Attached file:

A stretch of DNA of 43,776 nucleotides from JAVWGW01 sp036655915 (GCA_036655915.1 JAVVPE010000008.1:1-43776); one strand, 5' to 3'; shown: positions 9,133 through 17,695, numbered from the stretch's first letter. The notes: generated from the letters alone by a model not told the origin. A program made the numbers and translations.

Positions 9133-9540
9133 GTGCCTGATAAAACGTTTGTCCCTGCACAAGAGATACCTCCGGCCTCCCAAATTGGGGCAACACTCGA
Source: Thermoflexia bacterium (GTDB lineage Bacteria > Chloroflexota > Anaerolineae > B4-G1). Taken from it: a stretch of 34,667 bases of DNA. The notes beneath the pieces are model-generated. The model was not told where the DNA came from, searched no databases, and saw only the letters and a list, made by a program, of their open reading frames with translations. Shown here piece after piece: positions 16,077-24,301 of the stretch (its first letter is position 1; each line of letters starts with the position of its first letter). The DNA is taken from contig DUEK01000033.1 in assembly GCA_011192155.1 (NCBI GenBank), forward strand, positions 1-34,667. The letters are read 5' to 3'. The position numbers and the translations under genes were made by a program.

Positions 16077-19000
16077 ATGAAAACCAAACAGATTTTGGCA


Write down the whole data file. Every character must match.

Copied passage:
A stretch of DNA of 43,776 nucleotides from JAVWGW01 sp036655915 (GCA_036655915.1 JAVVPE010000008.1:1-43776); one strand, 5' to 3'; shown: positions 9,133 through 17,695, numbered from the stretch's first letter. The notes: generated from the letters alone by a model not told the origin. A program made the numbers and translations.

Positions 9133-9540
9133 GTGCCTGATAAAACGTTTGTCCCTGCACAAGAGATACCTCCGGCCTCCCAAATTGGGGCAACACTCGA
Source: Thermoflexia bacterium (GTDB lineage Bacteria > Chloroflexota > Anaerolineae > B4-G1). Taken from it: a stretch of 34,667 bases of DNA. The notes beneath the pieces are model-generated. The model was not told where the DNA came from, searched no databases, and saw only the letters and a list, made by a program, of their open reading frames with translations. Shown here piece after piece: positions 16,077-24,301 of the stretch (its first letter is position 1; each line of letters starts with the position of its first letter). The DNA is taken from contig DUEK01000033.1 in assembly GCA_011192155.1 (NCBI GenBank), forward strand, positions 1-34,667. The letters are read 5' to 3'. The position numbers and the translations under genes were made by a program.

Positions 16077-19000
16077 ATGAAAACCAAACAGATTTTGGCA